The IBCR is deeply grateful to the public partners, local partners and granting agencies whose support allows us to continually expand our efforts to promote and protect children's rights around the world.


Global Affairs Canada

United Nations Department of Peacekeeping Operations


Royal Canadian Mounted Police

Gouvernement du Burkina Faso

Gouvernement du Honduras

Gouvernement du Sénégal

Ministère de l'Intérieur Tunisien

Ministère de la Justice du Canada

Quebec Ministry of Justice

Ministère des Relations internationales et de la Francophonie du Québec

Ministère de la Solidarité, du Développement Social, de l’Égalité et de la Famille du Royaume du Maroc


Burkina Faso

Association of Women Lawyers of Burkina Faso (AFJ/ BF)

Keoogo Association

Director of Juvenile Justice (DJJ)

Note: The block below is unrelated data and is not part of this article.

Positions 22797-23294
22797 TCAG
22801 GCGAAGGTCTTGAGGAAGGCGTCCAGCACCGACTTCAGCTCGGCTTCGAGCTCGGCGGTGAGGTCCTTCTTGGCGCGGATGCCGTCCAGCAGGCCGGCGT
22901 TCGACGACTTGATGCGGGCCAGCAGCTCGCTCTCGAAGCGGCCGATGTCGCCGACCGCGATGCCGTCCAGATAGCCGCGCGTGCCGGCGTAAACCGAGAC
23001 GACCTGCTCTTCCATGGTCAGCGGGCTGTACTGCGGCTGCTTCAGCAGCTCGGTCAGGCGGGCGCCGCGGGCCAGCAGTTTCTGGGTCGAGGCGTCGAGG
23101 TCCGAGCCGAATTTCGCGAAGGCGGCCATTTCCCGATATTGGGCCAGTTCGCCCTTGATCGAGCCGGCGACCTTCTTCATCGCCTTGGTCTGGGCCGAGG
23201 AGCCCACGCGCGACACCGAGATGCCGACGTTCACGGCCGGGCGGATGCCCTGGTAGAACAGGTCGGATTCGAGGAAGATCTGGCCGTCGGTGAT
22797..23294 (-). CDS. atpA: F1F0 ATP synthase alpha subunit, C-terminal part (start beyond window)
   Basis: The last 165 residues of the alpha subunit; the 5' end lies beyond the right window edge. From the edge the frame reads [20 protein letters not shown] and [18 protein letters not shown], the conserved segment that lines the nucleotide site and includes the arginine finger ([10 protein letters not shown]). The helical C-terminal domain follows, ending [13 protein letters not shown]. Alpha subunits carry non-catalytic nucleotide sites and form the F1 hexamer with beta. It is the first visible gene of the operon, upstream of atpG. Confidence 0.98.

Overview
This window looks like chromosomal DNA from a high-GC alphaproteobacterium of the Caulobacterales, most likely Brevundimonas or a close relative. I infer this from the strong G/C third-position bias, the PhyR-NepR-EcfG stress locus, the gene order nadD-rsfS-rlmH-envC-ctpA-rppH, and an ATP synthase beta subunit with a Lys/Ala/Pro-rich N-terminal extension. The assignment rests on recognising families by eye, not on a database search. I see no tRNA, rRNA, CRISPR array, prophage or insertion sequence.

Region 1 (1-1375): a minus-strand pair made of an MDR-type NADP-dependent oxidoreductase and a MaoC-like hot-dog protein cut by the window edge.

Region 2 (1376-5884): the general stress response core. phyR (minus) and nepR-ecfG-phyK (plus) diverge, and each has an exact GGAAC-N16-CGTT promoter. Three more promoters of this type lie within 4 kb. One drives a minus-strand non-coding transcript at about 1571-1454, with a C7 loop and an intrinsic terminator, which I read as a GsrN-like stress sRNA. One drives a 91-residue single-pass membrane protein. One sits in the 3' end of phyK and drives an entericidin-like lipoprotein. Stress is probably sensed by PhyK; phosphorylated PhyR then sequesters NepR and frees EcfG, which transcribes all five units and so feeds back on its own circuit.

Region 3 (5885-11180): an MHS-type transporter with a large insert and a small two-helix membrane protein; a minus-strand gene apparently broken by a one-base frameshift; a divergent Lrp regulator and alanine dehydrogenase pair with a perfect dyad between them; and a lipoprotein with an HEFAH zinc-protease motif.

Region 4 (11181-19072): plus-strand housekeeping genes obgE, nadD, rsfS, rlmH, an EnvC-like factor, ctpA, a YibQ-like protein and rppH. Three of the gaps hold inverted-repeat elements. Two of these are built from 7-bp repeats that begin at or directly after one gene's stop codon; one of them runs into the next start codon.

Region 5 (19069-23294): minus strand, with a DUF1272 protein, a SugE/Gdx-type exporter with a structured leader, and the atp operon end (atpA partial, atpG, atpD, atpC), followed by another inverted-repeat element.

Centre for the Education and Social Reintegration of Minors in Conflict with the Law (CERMICOL)


Fondation Chamandy

Montréal International

And some 40 Canadian civil society organisations


Coalition against the Involvement of Children and Youth in Armed Conflict in Colombia (COALICO)

Foundation for the Integral Development of Gender and Family (GENFAMI)

Pastoral Office for Children and Families (OPAN)

Costa Rica

Paniamor Foundation

Côte d’Ivoire

Association of Women Lawyers of Côte d'Ivoire (AFJCI)

National Council for Human Rights (CNDH)

68 • IBCR ANNUAL REPORT • 2021-2022
© AdobeStock / Gajus

Forum des ONG et Associations d'Aide à l'Enfance en Difficulté


Inter-institutional Commission against Sexual Exploitation and Trafficking in Persons of Honduras (CICESCT)

LGBT Arcoíris Association

Unit for the Integral Development of Women and the Family (UDIMUF)

Centre for Women's Studies of Honduras (CEM-H)


Independent National Commission on Human Rights (CNIDH)

Higher Institute of Social Work (ISTS)

Civil Society Platform for Children (PFSCE)


Bayti Association